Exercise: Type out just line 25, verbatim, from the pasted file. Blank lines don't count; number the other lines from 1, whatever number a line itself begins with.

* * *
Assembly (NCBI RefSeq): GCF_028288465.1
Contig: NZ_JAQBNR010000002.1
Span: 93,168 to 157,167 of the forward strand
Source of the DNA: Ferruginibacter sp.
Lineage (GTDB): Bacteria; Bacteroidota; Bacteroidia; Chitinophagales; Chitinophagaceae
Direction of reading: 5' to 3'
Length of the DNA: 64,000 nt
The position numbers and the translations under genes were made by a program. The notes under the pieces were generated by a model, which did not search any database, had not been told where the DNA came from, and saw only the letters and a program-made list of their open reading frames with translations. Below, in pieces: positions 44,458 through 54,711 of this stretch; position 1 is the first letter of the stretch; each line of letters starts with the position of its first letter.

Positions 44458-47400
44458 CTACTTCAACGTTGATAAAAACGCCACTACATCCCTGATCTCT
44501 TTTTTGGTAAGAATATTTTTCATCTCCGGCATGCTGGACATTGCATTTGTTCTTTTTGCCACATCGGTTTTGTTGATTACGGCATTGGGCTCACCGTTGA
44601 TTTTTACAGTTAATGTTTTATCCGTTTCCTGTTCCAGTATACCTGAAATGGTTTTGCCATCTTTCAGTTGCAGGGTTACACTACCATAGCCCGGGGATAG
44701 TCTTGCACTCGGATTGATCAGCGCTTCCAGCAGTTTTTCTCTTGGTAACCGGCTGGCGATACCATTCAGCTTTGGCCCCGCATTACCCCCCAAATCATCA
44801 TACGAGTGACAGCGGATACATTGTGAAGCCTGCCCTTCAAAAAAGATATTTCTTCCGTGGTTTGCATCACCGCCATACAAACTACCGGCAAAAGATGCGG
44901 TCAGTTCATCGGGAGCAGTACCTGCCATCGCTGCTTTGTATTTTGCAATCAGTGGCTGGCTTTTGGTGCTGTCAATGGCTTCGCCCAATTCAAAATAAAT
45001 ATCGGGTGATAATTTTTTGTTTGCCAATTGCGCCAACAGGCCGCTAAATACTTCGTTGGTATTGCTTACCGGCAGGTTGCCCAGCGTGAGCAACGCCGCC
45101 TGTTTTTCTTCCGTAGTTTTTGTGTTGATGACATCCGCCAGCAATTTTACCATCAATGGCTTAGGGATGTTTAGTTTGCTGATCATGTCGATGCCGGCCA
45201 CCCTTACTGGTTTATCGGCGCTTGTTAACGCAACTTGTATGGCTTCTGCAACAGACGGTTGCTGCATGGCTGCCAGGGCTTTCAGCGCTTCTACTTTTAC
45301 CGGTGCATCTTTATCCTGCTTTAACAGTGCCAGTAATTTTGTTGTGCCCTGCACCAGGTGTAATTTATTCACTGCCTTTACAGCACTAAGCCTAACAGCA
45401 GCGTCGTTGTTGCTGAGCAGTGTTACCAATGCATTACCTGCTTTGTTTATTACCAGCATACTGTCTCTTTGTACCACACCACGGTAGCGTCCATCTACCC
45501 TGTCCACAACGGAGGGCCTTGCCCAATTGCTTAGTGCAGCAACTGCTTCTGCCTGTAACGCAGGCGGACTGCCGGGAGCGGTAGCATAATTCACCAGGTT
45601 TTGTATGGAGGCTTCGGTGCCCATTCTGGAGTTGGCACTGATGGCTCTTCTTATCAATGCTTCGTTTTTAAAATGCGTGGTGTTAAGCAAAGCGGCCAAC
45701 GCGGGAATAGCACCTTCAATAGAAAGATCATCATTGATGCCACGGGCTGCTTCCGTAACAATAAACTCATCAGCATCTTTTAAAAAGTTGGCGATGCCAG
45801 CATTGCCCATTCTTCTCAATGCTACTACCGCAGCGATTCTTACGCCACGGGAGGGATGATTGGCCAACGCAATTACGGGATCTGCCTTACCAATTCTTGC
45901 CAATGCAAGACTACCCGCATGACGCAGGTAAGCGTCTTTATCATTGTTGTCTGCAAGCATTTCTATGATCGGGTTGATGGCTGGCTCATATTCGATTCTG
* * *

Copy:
45901 CAATGCAAGACTACCCGCATGACGCAGGTAAGCGTCTTTATCATTGTTGTCTGCAAGCATTTCTATGATCGGGTTGATGGCTGGCTCATATTCGATTCTG